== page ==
Stuart Lorimer and I blissfully breezed through a Saturday afternoon listening to albums of rock heroes past while sharing cans of local beer and drawing. His mug in one hand and his vibrant oil pastel in another, Stuart emphatically dragged the sticks across pieces of paper like someone just freed of a deadline. And that is exactly what he was; his solo show "Drama" is up through March 18th in the project space of Lyles and King. I caught his dynamic group of paintings a few days before we met up. I would encourage you to do the same.
— not for content, but for curvaceousness. There are multiple ways to capture movement, and Stuart does so by letting the contour shapes of his figures' thighs and forearms manipulate the negative space around them — pushing the flatness of paint until it pulsates. El Greco's figures often squiggle up to the heavens; Lorimer's undulate as they tickle the ivories, balancing on their multi-leveled platform of keyboards. One figure lays below the instruments like a worshipper looking up at the gods. Stuart's colors match the idiosyncrasies of the paintings' delightfully peculiar narratives. Blues and oranges become very close in value, making them a challenge to draw in grey scale. Reds pop while accenting doorways and folds in clothing, not unlike Masaccio's paintings. Stuart talked about looking for figures that teeter precariously in their positions — legs out or arms intertwined. I find the combination of his color and uncanny fiction to also teeter, quite captivatingly.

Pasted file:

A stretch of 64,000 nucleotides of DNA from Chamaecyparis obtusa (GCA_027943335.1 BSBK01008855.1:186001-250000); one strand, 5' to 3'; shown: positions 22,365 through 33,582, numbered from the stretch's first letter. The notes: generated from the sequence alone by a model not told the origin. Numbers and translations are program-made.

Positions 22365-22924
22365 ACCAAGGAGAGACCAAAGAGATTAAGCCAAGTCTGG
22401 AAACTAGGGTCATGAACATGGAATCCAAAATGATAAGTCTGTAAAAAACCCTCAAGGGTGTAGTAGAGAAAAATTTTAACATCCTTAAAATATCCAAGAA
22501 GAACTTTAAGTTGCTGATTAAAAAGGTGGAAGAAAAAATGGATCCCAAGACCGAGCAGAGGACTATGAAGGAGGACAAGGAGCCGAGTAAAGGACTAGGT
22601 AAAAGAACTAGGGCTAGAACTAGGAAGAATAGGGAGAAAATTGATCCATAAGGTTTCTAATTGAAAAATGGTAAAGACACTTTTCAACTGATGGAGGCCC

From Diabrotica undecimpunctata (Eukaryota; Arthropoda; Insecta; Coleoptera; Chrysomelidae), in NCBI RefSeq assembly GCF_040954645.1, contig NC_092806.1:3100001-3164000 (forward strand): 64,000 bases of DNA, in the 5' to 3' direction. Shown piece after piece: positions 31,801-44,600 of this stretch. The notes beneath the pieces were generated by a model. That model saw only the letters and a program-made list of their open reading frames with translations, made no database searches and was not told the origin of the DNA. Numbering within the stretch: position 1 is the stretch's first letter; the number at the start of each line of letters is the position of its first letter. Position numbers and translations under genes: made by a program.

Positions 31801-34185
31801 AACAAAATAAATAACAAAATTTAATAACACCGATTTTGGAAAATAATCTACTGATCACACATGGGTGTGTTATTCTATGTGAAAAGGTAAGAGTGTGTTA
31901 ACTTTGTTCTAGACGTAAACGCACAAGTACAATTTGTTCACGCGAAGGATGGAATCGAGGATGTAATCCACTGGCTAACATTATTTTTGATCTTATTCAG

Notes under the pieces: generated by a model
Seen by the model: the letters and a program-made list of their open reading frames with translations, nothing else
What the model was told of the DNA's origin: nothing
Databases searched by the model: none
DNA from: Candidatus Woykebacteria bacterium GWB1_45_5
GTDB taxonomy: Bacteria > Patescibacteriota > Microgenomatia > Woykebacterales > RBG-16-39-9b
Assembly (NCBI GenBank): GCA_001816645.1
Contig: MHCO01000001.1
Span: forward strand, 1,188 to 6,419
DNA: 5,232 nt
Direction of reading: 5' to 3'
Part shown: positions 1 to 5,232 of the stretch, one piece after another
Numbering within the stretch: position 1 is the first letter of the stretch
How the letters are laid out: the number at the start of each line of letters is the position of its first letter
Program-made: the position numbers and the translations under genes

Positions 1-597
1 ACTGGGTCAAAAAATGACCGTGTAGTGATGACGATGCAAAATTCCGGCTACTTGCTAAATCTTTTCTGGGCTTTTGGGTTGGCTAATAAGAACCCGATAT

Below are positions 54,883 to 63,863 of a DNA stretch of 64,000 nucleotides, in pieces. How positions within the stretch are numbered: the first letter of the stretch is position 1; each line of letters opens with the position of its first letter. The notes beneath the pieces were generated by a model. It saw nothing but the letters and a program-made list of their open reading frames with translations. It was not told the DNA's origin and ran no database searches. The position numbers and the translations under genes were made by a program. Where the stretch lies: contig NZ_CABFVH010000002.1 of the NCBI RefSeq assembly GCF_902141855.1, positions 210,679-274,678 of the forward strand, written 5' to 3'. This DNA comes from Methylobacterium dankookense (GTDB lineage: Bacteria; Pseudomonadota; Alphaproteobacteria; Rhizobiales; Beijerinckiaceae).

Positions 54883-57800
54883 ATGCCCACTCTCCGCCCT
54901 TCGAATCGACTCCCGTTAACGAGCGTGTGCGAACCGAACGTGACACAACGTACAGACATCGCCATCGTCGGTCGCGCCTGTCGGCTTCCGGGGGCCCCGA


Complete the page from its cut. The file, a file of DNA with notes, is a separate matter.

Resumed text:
While you are out and about at fairs this weekend, make your way to the Lower East Side for Lorimer's show "Drama" at Lyles and King. Also, look out for a post soon on his studio mate and wife, the lovely Emily Davidson. To see more of his work go here https://stuart-lorimer.squarespace.com/